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RVB's Market Musings

What began here as an avenue to interact and learn has far exceeded those goals.

If you are a prospective employer, please consider this site a place where you can see my passion for investing...

Monday, January 09, 2006

Investment Professionals

While doing the dishes today, I was thinking more about my first interview for an Equity Analyst summer internship role with a fairly well-known investment company. During this interview, it became clear after 10 minutes that I was not going to go any further in the interviewing process. Why? I lack the pedigree for a typical investment analyst. In fact, the interviewer basically came right out and said it bluntly -> which I respect. Those who know me personally know that I am blunt, and sometimes brash but always with good intentions. I'm not big on ego - I just love investing and learning about investing. But - much like those who have decided that hedge funds are their investment vehicle of choice, I have little patience for investment professionals who are arrogant and don't provide any value to clients. Unfortunately, I believe that that number is a very high percentage of the total in the business.

I know. Before I decided to make this career change, I was a client. A frustrated one at that. But, it's not all these professionals fault. For one, the rules guiding mutual funds almost always prevent them from outperforming the S&P500, which can be bought with ticker SPY and paying a mere 0.28% yearly fee. There are, however, a few great exceptions such as Bill Miller's fund at Legg Mason. Mr. Miller receives alot of press for having beat the S&P500 for 15 straight years. He deserves every bit of it, and probably more. Secondly, most professionals have all the same credentials. Huge numbers have an MBA from Wharton, Harvard, NYU, or the University of Chicago. Many are CFA charterholders. There are even many in the business for which both sentences fit.

The problem is, at what point did these people start thinking differently? The CFA exams test the same things, year in, year out. MBA classes don't really change over time. In fact, with so many of the professionals coming from the same 4 or 5 "top" schools, how much variation is there in what these students know? So you have these "pedigree" people - in fact, many of them who had prior experience in the field before getting an MBA. I sometimes think that it is ironic that I plan to become one of these people. This is not necessarily because I believe it's necessary to beat the markets. In fact, Marketocracy has proven to millions that these designations can be more of an obstacle rather than helpful. Said one proven self-taught investment veteran,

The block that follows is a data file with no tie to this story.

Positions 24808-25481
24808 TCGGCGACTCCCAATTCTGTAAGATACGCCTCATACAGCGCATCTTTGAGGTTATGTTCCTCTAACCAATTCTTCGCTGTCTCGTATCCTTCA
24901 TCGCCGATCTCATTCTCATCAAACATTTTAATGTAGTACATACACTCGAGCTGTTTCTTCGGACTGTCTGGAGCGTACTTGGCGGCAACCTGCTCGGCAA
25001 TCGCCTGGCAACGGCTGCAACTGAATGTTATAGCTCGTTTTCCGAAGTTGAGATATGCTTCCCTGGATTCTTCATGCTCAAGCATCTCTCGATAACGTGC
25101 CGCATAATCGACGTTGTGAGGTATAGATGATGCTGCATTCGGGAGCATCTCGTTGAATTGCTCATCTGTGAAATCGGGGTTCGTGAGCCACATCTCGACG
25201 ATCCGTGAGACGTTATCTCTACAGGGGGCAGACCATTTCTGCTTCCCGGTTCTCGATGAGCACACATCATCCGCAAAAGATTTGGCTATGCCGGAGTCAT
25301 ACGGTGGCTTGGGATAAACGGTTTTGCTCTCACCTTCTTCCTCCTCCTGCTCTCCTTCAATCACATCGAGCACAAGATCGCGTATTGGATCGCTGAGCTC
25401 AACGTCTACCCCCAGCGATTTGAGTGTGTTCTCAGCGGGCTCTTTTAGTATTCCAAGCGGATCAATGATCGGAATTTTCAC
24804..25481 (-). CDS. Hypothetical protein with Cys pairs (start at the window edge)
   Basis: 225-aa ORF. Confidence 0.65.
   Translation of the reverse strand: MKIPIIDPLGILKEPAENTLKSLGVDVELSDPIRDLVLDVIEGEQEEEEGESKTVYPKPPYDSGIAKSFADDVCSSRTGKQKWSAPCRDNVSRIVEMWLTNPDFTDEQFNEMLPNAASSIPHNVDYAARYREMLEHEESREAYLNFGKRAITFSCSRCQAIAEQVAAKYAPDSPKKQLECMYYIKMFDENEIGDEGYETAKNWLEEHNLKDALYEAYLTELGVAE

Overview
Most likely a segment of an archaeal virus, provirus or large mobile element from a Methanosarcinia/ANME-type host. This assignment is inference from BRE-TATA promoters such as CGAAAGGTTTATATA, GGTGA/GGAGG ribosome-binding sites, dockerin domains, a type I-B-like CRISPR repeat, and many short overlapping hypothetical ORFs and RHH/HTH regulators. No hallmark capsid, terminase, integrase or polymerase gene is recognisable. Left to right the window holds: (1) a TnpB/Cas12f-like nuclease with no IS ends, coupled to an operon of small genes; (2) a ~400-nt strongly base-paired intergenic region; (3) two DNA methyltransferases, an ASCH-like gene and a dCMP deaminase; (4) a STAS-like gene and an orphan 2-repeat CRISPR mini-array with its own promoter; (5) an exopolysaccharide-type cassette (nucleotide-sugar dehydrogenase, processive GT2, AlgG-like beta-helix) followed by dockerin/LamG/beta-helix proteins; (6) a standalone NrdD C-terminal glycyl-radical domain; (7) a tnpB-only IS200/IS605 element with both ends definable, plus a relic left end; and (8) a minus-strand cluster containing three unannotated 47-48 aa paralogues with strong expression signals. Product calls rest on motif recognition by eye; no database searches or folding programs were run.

"I think artfully applied discipline rather than secret tools make more money in the long run. The industry has a lot of CFA/MBA's who all went to top notch schools, mostly all learned from the same classic textbooks and so how can anyone have excellent comparitive performance if the are all using the same methods and screening tools? To make real money takes thinking outside the box. It's science, math and art combined. Every engineer can build a great race car but when that tools in put into the hands of an artful driver that can think outside the box, magical things happen. You have to really "feel" the market and not be a robot. If you don't believe that a computer can replace you all!"

This was replied to by a top 10 member in the history of Marketocracy with,
"I do agree - and the stats show - that all those insitutionalized MBAs will struggle to outperform. Trust me, there is nothing institutionalized about my research methods, and I'm so much outside of the box that I sometimes need Lassie to help show me the way home."

So, while I am focused on, and do find value in the traditional methods, in the long run I am completely convinced that my different background and open-mindedness to different investing methods and tools will be what can set me apart. And I want to stipulate that I do not mean this in an arrogant way whatsoever. I work very, very hard at what I do because I love it. And I have the motivation of a former frustrated client of those who were just simply "the pedigree".


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